Customers from the EU, please visit your local Amazon website and search for ‘Brothellian Manifesto’.
I wrote the following in response to this article in the Telegraph, in which David Hockney states his disapproval of artists (such as Damien Hirst) employing craftsmen to help construct their work:
True, to an extent. I despise Hirst and hate to make this comparison, but great sculptors and architects of antiquity often had help, and yet we only remember the artist’s name. Why? Because it is them who drew the plan, them who spent time developing the idea, and them who employed the craftsmen to help bring their vision to life. If Hockney’s going to pick on Hirst’s work, at least make it for a noble cause - such as it’s lack of artistic merit - as I think stating such a shallow reason only highlights his need to do basic research. The difference between those great artists and Hirst is that if Hirst were to employ twenty skilled craftsmen to enact HIS vision, they’d still struggle to create a work of great art.
Timothy Grayson hustles his way to the USA. Video includes clips from the Brothellian takeover of Camden, (inc. speeches, performances and readings from the Brothellian Manifesto), shots from Gomorrah (www.gomorrah.co.uk) and various outtakes. Filmed and edited by Miles Marr (www.studio68.co.uk)
Follow the Poetry Whore on Tour @ Tumblr as he attempts to make his way to the USA - God save the USA if he actually makes it ;)
Thank you for the promotion Alesia! Hopefully see you there :)
Brothellian response to the Stuckist Painter Floyd Alsbach’s statement on Critics and Criticism.
"Criticism is good, the more harsh the better. It only makes the critics look like the fools they are as time goes by."
Floyd, I’m not sure if I agree with this statement; it may be true in certain exceptional cases (Charles Dickens on the Pre-Raphaelites, for example), but honest critics are still lauded in posterity for their courage in being true to taste, regardless of fashion (John Ruskin, to use another example from a similar time). I personally hold post-modern culture in utter contempt, vehemently attacking conceptual ‘art’ (or ‘visual philosophy’, as I prefer to call it). I do not believe these thoughts will eventually be ridiculed; in fact, I envisage numerous History of Art essays on this period of nullity entitled ‘In Praise of Shit’. However, if taste remains dulled and sophistry endures, I may be considered a fool, but I’d rather be considered an honest fool than one dishonestly pandering to a bad fashion.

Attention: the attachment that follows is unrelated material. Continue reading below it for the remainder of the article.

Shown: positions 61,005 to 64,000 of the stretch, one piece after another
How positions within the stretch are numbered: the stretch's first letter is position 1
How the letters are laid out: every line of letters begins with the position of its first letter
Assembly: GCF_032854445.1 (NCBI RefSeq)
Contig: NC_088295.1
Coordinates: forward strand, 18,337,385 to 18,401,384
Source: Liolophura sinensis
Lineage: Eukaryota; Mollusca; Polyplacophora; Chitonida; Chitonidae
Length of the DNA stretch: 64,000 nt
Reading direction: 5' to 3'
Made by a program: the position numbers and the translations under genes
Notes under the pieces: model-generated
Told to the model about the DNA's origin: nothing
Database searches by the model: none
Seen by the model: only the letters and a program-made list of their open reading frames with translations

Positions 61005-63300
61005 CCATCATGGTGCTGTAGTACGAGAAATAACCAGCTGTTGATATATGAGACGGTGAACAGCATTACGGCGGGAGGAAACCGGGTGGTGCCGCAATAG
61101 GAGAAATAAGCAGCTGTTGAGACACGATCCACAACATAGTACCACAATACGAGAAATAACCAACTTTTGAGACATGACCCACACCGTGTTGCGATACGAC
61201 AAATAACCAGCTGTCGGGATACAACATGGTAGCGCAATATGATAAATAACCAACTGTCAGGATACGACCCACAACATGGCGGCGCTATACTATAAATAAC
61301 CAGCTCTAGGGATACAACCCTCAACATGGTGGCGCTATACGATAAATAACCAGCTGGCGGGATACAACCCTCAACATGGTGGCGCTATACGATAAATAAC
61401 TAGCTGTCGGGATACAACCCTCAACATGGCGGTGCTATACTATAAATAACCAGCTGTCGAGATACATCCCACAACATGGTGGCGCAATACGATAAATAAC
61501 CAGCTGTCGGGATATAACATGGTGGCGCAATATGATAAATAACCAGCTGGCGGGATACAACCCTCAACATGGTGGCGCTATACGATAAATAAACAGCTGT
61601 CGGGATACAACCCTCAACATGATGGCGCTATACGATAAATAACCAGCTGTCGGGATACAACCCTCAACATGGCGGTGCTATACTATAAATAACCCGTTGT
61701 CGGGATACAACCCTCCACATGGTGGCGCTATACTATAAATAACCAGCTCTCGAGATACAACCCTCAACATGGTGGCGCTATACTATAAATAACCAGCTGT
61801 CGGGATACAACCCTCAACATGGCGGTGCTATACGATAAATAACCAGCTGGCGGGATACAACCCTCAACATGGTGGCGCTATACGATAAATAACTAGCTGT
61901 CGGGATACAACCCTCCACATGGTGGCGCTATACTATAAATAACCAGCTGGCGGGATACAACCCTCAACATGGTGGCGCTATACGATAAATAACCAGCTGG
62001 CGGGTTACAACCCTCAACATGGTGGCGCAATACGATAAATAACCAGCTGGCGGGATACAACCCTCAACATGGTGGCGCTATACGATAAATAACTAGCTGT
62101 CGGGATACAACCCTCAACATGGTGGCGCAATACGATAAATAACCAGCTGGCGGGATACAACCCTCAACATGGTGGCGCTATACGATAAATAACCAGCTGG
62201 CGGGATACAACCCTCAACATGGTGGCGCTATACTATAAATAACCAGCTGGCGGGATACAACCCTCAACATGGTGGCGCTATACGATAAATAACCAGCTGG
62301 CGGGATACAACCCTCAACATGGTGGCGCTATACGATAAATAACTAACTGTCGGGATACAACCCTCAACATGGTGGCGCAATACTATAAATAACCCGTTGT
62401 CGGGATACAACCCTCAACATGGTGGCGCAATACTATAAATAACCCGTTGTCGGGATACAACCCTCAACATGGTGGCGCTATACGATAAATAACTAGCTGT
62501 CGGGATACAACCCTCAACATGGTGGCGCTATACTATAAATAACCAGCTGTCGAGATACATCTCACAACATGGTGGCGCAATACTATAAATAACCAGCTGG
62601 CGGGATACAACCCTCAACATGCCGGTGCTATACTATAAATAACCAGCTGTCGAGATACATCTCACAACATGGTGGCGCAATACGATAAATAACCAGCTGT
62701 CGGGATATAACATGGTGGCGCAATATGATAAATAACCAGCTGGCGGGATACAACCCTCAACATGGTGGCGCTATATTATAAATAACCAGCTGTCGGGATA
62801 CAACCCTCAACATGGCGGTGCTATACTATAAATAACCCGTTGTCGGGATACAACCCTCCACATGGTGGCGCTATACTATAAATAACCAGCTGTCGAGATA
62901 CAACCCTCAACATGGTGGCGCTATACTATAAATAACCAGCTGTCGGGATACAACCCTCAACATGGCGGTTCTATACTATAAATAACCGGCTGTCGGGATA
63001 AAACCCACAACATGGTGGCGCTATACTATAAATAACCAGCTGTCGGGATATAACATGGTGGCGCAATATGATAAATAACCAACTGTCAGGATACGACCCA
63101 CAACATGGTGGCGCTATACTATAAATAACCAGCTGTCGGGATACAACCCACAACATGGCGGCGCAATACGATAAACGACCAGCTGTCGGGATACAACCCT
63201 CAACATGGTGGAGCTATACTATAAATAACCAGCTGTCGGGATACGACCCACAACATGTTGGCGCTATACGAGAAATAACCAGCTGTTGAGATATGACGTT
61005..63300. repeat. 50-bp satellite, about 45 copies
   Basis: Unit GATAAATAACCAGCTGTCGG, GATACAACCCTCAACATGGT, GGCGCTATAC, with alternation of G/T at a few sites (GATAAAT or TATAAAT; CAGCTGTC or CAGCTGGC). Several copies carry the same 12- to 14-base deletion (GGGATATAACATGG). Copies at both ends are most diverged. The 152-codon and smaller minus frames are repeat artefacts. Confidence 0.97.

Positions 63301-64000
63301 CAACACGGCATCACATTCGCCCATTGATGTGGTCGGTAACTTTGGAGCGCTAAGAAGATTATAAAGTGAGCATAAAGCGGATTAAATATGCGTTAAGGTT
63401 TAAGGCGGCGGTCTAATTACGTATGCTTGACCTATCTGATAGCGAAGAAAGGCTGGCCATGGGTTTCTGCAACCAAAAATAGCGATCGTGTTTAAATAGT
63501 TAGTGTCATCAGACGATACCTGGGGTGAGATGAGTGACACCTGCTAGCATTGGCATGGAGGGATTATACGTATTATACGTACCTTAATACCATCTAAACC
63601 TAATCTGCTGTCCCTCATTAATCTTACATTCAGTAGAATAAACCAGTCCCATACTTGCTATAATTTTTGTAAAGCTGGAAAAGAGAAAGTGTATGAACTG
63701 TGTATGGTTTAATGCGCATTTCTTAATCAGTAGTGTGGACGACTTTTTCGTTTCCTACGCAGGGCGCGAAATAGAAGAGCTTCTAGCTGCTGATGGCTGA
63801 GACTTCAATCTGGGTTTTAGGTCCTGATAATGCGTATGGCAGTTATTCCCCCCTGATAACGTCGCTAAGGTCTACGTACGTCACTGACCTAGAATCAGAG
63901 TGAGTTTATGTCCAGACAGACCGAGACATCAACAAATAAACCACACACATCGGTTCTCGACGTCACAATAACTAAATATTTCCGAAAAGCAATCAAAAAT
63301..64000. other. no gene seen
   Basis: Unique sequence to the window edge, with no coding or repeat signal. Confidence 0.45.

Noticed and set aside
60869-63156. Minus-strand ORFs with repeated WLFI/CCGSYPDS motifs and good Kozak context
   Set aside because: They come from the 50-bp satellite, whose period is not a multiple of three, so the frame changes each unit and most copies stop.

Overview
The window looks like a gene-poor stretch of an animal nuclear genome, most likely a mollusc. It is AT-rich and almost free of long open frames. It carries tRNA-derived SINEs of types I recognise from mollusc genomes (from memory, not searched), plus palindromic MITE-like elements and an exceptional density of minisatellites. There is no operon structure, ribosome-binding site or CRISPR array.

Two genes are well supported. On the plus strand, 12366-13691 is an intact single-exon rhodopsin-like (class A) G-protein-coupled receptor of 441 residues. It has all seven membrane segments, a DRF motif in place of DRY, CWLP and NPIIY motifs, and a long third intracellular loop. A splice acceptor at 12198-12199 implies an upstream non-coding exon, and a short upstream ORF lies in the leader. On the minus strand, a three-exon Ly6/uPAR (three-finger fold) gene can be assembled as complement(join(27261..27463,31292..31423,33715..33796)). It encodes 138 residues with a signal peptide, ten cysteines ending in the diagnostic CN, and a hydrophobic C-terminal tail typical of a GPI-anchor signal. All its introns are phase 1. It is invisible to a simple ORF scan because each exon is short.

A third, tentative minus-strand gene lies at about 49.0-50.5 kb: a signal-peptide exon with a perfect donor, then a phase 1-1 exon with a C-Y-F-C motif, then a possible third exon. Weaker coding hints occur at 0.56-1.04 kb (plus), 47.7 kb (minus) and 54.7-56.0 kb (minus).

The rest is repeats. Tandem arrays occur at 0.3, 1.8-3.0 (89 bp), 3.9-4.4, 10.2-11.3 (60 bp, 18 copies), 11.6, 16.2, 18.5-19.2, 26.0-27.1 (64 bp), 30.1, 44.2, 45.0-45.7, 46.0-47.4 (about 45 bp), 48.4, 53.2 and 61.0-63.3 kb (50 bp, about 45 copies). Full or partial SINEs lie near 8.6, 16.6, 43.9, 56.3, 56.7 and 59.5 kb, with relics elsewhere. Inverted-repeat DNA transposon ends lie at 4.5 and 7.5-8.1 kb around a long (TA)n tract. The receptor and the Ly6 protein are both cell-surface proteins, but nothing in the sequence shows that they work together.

Brothellian arm/wristband (embroidered) - available in very limited numbers at Gomorrah 27.08.11 www.gomorrah.co.uk
- taken from the Brothellian Manifesto
“Brothellian individuals understand that our creative talents and imagination are sexually intriguing, and that this holds great mystery to others. There is no shame in ‘sexing up’ the arts establishment as the appeal is already there, it’s just rarely…
Monday 11th July - Tip Five
Make your own theories on [art], tell people what you think and encourage them to form their own. The Aesthete Oscar Wilde once said “Most people are other people. Their thoughts are someone else’s opinions, their lives a mimicry, their passions a quotation”. I recognise the irony in quoting this statement, but whereas it’s important to appreciate others’ views (Oscar Wilde included), it’s vital to consider your own - even if it’s unpopular. This method also applies to your [art]: there is always a level of external influence, but you must look into your own core if you want to remain true to yourself.
In The Moon Her Majesty, the writer Jack Kerouac muses “I mean, this is prose, not poetry, but I want to be sincere.” He knew the importance of ‘telling it how it is’ - for him, in order to remain true to his [art], he needed to write in the language of the streets; the language of life. Through his professional work and ‘sketches’, we gain the ability to see the world through his eyes - not the beautifully romanticised world of fiction, but the world uncovered, warts and all. It was in these little, oft overlooked details that he noted what he believed was the true beauty of the world - and shared his vision of it, with it.
Trawling through books of quotations may be an interesting exercise, but those thoughts of real value are the ones that hit you unexpectedly - the ones that make you truly think, feed your work and stay with you over the years. These ideas stick because they speak to your true self, challenging or reinforcing beliefs and helping you come to your own conclusions. If you don’t share these thoughts with your peers, they’ll never truly understand your [art], and if they don’t understand your [art], they won’t care about your vision. So next time you air an unpopular opinion, don’t be afraid to stick with it. You’ll never be able to surf if you don’t first make waves.